Do you give your customer an opportunity to express how they feel about their service?
Do you keep your promises?
Do you make negative references about your competitors or do you let your performance do the talking?
Never underestimate the insightfulness of your customers. If you start to cut corners and bend the rules, they will notice. Your customers make your business a business - don’t forget that. Be sure to communicate clearly with them and in a manner that is appropriate to their needs. In other words don’t set up a support centre that is available during your working hours but not theirs. Don’t use technology that your customers don’t understand to track issues. Make sure they can express their problems, and make sure you can address them. If you don’t intend on addressing certain things (maybe it’s not appropriate), let them know that before they sign up.
Do you take time to listen to your customer explain their pain or do you presume to already know everything you need to know?
Do you allow yourself to learn from each new experience?
Do you review your performance regularly to identify potential areas for improvement?
Survival of the fittest? Definitely – but only when you accept that the fittest is the party that continually adapts to a changing environment and never stops evolving. You can’t stop learning and never presume to know everything. Every situation holds something new to learn. If it doesn’t then you weren’t paying attention. Make sure you always look back and ask yourself, could I have done anything better – then make sure you ask your customer the same. You may sometimes be surprised by the answer.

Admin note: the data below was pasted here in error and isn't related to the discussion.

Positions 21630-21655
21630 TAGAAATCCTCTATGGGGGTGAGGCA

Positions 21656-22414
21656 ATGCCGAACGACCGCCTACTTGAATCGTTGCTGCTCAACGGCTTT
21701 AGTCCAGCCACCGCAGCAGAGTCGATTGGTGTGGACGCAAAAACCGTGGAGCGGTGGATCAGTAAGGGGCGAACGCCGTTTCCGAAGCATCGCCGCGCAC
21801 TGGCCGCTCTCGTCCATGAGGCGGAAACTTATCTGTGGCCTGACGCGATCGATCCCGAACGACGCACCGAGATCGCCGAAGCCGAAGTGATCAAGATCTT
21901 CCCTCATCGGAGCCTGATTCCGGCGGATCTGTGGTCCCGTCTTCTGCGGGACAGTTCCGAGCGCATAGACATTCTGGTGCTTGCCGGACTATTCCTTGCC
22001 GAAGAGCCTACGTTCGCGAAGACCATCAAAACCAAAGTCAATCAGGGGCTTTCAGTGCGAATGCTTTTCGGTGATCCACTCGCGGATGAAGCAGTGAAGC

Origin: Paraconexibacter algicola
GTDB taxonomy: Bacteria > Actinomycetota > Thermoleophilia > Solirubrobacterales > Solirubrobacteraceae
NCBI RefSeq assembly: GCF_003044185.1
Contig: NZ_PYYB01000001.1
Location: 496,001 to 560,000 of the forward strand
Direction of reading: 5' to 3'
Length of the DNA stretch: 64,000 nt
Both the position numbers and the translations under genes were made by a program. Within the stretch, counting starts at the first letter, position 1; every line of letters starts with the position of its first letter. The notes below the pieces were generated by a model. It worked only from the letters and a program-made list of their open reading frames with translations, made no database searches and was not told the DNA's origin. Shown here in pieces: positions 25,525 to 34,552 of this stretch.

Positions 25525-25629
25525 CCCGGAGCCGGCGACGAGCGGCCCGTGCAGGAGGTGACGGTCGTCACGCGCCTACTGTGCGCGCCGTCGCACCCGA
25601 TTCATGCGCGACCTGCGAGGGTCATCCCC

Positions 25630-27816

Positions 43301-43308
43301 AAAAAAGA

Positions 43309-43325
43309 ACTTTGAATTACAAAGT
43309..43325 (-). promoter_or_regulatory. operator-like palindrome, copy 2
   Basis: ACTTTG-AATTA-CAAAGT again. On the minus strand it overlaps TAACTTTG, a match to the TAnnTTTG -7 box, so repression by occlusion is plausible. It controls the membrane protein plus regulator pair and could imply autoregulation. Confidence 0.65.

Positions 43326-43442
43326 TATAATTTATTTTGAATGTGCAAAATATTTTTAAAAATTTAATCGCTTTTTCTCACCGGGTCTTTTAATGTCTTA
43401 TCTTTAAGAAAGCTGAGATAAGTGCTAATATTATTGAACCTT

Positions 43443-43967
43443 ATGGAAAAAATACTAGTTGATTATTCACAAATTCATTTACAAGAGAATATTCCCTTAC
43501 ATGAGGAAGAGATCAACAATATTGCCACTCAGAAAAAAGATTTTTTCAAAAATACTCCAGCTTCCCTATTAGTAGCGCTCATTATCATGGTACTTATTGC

Work Ethic (W)
Will you do what it takes to deliver on time and on budget?
Will your customers refer to you as a leader or a follower?
Do you cut corners and reduce quality in an effort to increase profits?
Do you make sure all meetings with your client go ahead as planned? Do you attend them or make last minute substitutions?
I don’t believe that work ethic is something someone can learn but I do believe that it is something anyone should be able to understand and recognize. Before taking on a task for a customer you should evaluate whether or not you have the resources to deliver what you are promising. If you don’t, then get them. Never stand a customer up. Whether it’s by not replying to an email, not returning a call or canceling a meeting to attend a golf game – you should never stand a customer up. Whether you have 2 customers or 200,000, treat them with the respect they deserve because you NEED them.